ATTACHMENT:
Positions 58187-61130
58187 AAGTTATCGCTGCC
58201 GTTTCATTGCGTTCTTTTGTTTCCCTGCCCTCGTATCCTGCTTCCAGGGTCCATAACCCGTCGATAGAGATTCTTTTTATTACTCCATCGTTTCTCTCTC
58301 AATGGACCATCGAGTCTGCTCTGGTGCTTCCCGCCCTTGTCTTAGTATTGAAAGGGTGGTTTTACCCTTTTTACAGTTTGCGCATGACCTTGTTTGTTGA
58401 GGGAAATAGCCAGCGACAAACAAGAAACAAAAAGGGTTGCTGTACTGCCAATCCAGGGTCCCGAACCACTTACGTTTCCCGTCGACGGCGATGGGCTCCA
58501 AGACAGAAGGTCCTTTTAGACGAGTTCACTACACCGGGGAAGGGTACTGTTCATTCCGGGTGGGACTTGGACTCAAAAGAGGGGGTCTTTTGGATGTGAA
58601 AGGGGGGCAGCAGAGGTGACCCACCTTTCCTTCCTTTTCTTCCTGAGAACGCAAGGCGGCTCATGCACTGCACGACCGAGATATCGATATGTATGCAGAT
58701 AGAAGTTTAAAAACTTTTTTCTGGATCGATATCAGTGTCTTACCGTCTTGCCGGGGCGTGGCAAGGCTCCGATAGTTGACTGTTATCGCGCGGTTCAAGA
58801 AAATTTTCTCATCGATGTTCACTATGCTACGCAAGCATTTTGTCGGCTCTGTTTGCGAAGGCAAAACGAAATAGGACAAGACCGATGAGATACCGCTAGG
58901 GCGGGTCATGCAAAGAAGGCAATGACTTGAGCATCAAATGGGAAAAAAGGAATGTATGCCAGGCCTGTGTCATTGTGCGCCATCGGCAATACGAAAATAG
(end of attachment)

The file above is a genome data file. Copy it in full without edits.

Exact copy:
Positions 58187-61130
58187 AAGTTATCGCTGCC
58201 GTTTCATTGCGTTCTTTTGTTTCCCTGCCCTCGTATCCTGCTTCCAGGGTCCATAACCCGTCGATAGAGATTCTTTTTATTACTCCATCGTTTCTCTCTC
58301 AATGGACCATCGAGTCTGCTCTGGTGCTTCCCGCCCTTGTCTTAGTATTGAAAGGGTGGTTTTACCCTTTTTACAGTTTGCGCATGACCTTGTTTGTTGA
58401 GGGAAATAGCCAGCGACAAACAAGAAACAAAAAGGGTTGCTGTACTGCCAATCCAGGGTCCCGAACCACTTACGTTTCCCGTCGACGGCGATGGGCTCCA
58501 AGACAGAAGGTCCTTTTAGACGAGTTCACTACACCGGGGAAGGGTACTGTTCATTCCGGGTGGGACTTGGACTCAAAAGAGGGGGTCTTTTGGATGTGAA
58601 AGGGGGGCAGCAGAGGTGACCCACCTTTCCTTCCTTTTCTTCCTGAGAACGCAAGGCGGCTCATGCACTGCACGACCGAGATATCGATATGTATGCAGAT
58701 AGAAGTTTAAAAACTTTTTTCTGGATCGATATCAGTGTCTTACCGTCTTGCCGGGGCGTGGCAAGGCTCCGATAGTTGACTGTTATCGCGCGGTTCAAGA
58801 AAATTTTCTCATCGATGTTCACTATGCTACGCAAGCATTTTGTCGGCTCTGTTTGCGAAGGCAAAACGAAATAGGACAAGACCGATGAGATACCGCTAGG
58901 GCGGGTCATGCAAAGAAGGCAATGACTTGAGCATCAAATGGGAAAAAAGGAATGTATGCCAGGCCTGTGTCATTGTGCGCCATCGGCAATACGAAAATAG